Wednesday, March 21, 2018

Empowered Learning

Learning disabilities and neurologically-based processing problems and we are starting to learn more and more 

about them as the years go on. The most common learning disabilities are dyslexia, ADHD,Dyscalculia, 


Dysgraphia, and Processing Deficits, but there are many others that are not as common. According to PBS


“Close to half of the secondary students currently identified as learning disabled are more than three grade levels 


behind in essential academic skills. And it’s widespread. Roughly 2.4 million students — that’s more than the 


entire population of Houston, Texas — are known to strugglewith it.” 





So, what types of learning disabilities are there and what can we do about them? Keep reading to find out 

more:


Auditory Processing Disorder

Auditory Processing Disorder (APD) is also known as Central Auditory Processing Disorder. People with APD do 


not recognize differences between sounds in words. They can find it difficult to tell where sounds are coming from


and have trouble blocking out background noise. An interesting fact about APD is that people with Auditory 


Processing Disorder can have completely normal hearing and when that happens, it is just a 


problem with the understanding aspect/their brain.


Dyscalculia

Dyscalculia is a pretty common learning disability. Individuals that have this have a hard time understanding 


numbers and learning math facts. They also may have poor comprehension of math symbols, and may 


struggle with memorizing numbers, and telling time.


Dysgraphia

Fine motor skills and handwriting comes into play with this learning disabilities. Some signs may be 


illegible printing and/or cursive writing, mixtures of print and cursive, upper and lowercase, irregular sized writing, 


etc., inconsistent spacing between words and letters, has difficulty thinking and writing at the same 


time, has an unusual grip on a pencil, and exhibits strange wrist, body, and paper position.


Dyslexia

Dyslexia, or Language-Based Learning Disability is a more commonly known learning disability compared to 


some of the others. This disability affects reading and language-based processing skills. It can affect 


reading fluency, decoding, reading comprehension, writing, spelling, and more.


Language Processing Disorder

Language Processing Disorder is a specific type of Auditory Processing Disorder. This type of disorder 


makes it difficult to sound groups that form words, sentences, and stories.


Non-Verbal Learning Disabilities

Non-Verbal Learning Disabilities commonly comes by NLD, or NVLD. It is a disorder characterized by a 


significant discrepancy between higher verbal skills and weaker motor, visual-spatial, and social skills.


Visual Perceptual/Visual Motor Deficit

This disorder affects the understanding of information that a person sees, or the ability to draw or copy. A 


characteristic seen in people with learning disabilities such as Dysgraphia or Non-verbal LD, it can result in 


missing subtle differences in shapes or printed letters, losing place frequently, struggles with cutting, 


holding pencil too tightly, or poor eye/hand coordination.


ADHD

Most everyone knows about ADHD. It is a disorder that makes an individual have trouble staying focused 


and paying attention. One fact that is not commonly known is that it can also be difficult to control behavior with A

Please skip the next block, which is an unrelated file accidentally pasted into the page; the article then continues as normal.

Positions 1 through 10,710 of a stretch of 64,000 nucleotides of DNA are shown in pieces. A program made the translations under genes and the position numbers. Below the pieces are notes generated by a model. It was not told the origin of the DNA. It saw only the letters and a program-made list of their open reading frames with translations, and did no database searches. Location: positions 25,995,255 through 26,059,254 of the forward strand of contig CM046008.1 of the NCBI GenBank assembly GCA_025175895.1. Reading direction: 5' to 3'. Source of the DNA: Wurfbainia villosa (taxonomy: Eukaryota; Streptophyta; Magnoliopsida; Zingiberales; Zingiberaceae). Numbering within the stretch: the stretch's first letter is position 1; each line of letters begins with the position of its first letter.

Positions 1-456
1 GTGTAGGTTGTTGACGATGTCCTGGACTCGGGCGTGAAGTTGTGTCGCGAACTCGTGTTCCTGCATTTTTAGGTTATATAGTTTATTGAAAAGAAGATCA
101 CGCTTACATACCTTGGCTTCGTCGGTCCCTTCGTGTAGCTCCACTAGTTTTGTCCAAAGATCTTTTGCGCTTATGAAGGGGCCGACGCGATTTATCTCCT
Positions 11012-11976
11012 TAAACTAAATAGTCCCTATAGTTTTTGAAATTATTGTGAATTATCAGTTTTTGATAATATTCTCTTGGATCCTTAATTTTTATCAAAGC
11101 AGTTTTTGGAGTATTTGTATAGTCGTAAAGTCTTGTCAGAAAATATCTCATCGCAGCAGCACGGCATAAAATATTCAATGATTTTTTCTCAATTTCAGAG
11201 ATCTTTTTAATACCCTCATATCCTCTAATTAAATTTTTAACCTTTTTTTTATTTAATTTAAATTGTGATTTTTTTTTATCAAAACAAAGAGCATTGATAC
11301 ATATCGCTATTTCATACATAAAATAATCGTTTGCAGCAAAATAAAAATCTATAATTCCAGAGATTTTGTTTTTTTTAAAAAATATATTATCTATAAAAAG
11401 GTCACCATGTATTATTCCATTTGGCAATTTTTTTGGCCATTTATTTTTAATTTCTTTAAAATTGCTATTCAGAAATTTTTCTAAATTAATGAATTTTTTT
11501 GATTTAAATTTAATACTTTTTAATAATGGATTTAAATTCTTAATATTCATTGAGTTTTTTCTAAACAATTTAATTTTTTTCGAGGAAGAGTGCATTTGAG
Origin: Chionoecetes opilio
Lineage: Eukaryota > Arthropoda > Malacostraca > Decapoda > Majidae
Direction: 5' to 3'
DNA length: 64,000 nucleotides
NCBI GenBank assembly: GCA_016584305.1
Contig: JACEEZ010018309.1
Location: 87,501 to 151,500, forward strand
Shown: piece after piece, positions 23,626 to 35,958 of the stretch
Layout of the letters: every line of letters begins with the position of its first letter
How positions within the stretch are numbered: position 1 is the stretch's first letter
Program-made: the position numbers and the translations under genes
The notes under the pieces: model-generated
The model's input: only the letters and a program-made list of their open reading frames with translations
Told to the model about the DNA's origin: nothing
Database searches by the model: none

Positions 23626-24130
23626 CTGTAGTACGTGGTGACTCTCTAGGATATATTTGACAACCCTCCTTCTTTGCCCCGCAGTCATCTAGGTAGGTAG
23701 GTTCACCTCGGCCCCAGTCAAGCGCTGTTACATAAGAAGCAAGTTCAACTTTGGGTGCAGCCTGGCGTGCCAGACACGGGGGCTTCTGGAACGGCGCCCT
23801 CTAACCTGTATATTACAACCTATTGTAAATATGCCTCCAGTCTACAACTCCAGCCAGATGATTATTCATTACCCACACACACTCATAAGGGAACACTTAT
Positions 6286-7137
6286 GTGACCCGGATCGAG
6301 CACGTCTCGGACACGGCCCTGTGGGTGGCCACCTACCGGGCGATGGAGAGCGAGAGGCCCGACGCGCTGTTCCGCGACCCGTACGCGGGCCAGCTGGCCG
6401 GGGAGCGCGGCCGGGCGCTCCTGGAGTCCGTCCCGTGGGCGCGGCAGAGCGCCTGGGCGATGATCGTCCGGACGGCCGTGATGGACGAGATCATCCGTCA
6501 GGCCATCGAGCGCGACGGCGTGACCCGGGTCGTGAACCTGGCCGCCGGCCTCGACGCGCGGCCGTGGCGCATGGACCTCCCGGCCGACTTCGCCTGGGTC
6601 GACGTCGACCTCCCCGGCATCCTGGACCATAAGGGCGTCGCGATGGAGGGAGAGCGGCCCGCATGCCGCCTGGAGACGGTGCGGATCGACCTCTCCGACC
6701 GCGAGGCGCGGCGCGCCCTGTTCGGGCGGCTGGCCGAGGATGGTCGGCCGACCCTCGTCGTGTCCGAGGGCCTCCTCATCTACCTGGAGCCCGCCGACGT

DHD, which is why hyperactivity is another common symptom. ADHD is not always perceived as a 


learning disability, but research shows that about 30-50 percent of individuals with ADHD also have a 


learning disability. Combined, learning is extremely challenging, but not impossible.


Dyspraxia

Muscle control difficulty is the major symptom when it comes to Dyspraxia. This can cause problems with 


movement and coordination, language and speech, and can affect learning, as well. It is also commonly 


associated with dyslexia, dyscalculia, and/or ADHD.


Memory

Memory is huge when it comes to learning disabilities and everyday life, as well. There are three types of 


memory that are important when it comes to learning: working memory, short-term memory, and long-term 


memory. All three of these are used in the processing of both verbal and non-verbal information.




According to Empowered Learning Transformation Centers, “Research and developments in neurology over the


last 30 years have shown that the brain is not static and can be rewired (neuroplasticity). This has 


validated the ELTC approach of effectively “rewiring” the brain by increasing and strengthening the neural 


pathways, which has a positive effect on an individual’s ability to learn.” Success for a student with learning 


disabilities requires a focus on individual achievement, progress, and learning, and that is what Empowered 


Learning Transformation Centers offers to their students. Led by Co-Founders Peter Riddle and Dr. Richard A. 


Reutter, The Empowered Learning Program is being used in three Empowered Learning Transformation Centers 


and has a 90+% success rate, which is validated by pre- and post-program testing over the span of 


fifteen years. “The Empowered Learning™ Program is an exclusive combination of “outside-the-box” 


educational and medical technologies that works on the brain’s processing abilities, directly affecting 


underdeveloped cognitive, visual and sensory-motor functions and literally changing the brain physically as it


eliminates barriers to learning.”


President and Co-Founder, Peter Riddle is a recognized expert in the self-development field, parental 

involvement in children’s learning, and strategies that facilitate learning where traditional classroom methods 


have failed.


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